• Lol

    • No if you could back door their website and say something about andrews govt and protests they'll be right there to arrest them.

  • +2

    Wow some people are about to say "good riddance" just because he dared to buy a puppy. Tf is wrong with some people?

    • +2

      Two words — disability pension. It irks people so when they find out people can survive on minimal resources, instead of doing the obviously “right thing” by society — walking into the desert to desiccate themselves

      • The only reason I could afford to buy a puppy is because I'm living with my parents and don't pay rent, food or bills. My parents won't let me pay.

        Otherwise, I would be very short on money if I were living on my own…

  • "Sophisticated scam" <> "I gave money to someone online that I did not know and for which their were no reviews and no one had recommended them to me"

    Sorry it happened to you of course. If it makes you feel any better. I work in the industry and people lose $100k+ in similar scams. So you learned this lesson relatively cheaply.

  • reminds me of the way too good to be true "insert high value item here" offers on Facebook

    a brand new iPhone 13 Pro Max for 62% off
    a new pair of Ray Bans for 73% off
    cheap Nike Jordans for 80% off
    etcetera etcetera

  • +3

    Amazing how many people here would like to remind you that you made an error and that you shouldn't have, rather than suggest ideas to help

    • +3

      suddenly everyone is an Asian parent, tough and sht….

      apart from that, I experienced myself a young lady came to my then money transfer service to transfer big lump of money to buy her imagination dog which stucked in Singapore, waiting for her to release the fund. Despite I tried to explain her and ask her reasonable questions, she nearly cry, looked me like I'm the one who gonna killed her imaginary dog. That make me felt guilty for a day.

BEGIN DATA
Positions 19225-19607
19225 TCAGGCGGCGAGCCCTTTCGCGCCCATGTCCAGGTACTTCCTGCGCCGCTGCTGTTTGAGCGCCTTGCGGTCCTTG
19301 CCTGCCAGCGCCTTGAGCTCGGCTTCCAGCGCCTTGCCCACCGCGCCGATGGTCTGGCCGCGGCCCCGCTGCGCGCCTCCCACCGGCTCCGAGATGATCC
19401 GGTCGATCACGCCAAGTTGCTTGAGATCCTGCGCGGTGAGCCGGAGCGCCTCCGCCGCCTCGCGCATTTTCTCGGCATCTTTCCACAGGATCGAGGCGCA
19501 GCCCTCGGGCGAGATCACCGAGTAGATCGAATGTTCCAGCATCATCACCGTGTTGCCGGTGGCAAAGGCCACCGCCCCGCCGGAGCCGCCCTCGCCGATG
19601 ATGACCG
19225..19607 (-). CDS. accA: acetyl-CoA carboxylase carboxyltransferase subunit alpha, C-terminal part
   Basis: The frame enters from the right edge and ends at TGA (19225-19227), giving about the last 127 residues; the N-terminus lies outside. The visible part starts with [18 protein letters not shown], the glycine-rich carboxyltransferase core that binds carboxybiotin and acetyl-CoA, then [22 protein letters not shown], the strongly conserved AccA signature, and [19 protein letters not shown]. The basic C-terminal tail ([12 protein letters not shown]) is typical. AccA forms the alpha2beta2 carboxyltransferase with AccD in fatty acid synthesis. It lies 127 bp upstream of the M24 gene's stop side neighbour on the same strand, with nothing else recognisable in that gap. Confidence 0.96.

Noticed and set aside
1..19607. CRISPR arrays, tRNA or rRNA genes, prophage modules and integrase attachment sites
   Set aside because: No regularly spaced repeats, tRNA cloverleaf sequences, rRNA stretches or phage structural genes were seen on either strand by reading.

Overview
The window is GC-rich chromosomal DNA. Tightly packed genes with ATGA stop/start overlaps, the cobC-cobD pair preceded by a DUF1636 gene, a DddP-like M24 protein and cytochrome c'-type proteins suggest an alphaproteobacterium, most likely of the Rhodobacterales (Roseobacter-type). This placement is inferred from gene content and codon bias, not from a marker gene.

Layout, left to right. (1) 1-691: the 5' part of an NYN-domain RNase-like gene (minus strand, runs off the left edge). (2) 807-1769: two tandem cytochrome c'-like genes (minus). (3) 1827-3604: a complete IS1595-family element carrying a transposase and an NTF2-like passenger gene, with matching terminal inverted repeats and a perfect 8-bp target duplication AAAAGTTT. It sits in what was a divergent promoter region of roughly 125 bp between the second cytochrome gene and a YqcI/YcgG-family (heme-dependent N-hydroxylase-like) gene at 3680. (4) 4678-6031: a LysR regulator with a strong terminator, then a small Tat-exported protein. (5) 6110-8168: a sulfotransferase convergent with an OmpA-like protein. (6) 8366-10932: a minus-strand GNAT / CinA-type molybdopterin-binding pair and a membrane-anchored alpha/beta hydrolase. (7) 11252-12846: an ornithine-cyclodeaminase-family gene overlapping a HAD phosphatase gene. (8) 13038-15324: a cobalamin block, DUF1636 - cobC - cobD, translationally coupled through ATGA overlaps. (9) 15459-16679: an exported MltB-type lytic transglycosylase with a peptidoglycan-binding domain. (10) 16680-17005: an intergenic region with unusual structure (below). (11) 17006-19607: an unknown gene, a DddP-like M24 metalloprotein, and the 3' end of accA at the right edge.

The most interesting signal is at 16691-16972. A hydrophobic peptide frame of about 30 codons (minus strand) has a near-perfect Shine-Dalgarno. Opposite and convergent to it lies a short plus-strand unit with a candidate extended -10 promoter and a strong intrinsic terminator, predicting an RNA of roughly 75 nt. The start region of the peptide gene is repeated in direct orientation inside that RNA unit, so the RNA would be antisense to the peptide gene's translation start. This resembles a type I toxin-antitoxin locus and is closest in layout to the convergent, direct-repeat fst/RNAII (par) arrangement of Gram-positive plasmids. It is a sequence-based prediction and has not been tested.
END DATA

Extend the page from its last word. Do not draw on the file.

So people, when it comes to pets, it's easy to have emotion which scammers use it to scam you, be aware and ask yourself questions like is it too good to be true, any evidence to support what scammer tell is true and google or research before pay anything

    • Yes, exactly.

      I already know what I did wrong. I don't need some 22 year old keyboard warrior to tell me that…

    • No only that, but berate OP because they wanted a puppy and didn't opt for a rescue dog.

      • +1

        Absolutely. The grandstanding was on full display with this one

  • Was it Mary Toma ?

  • I enquired about Beagle online and someone was saying $700 whereas other genuine is asking around 5k. I had a little chat on message but she was not willing to send any current pic holding the puppy or video chat. Keep saying I am in-country and have medical conditions. Those were the red flags. Since then.. if someone says puppy around $1000, that is a scam.

  • i'll bet any amount of money you will not get your money back

    • Interesting, what proof would you accept to pay out on the bet if the OP claims to have been refunded? Asking for a friend…..

  • +1

    Your bank can't do a charge back?

    Edit: no card payment involved. Voluntary bank transfer therefore chargeback not possible.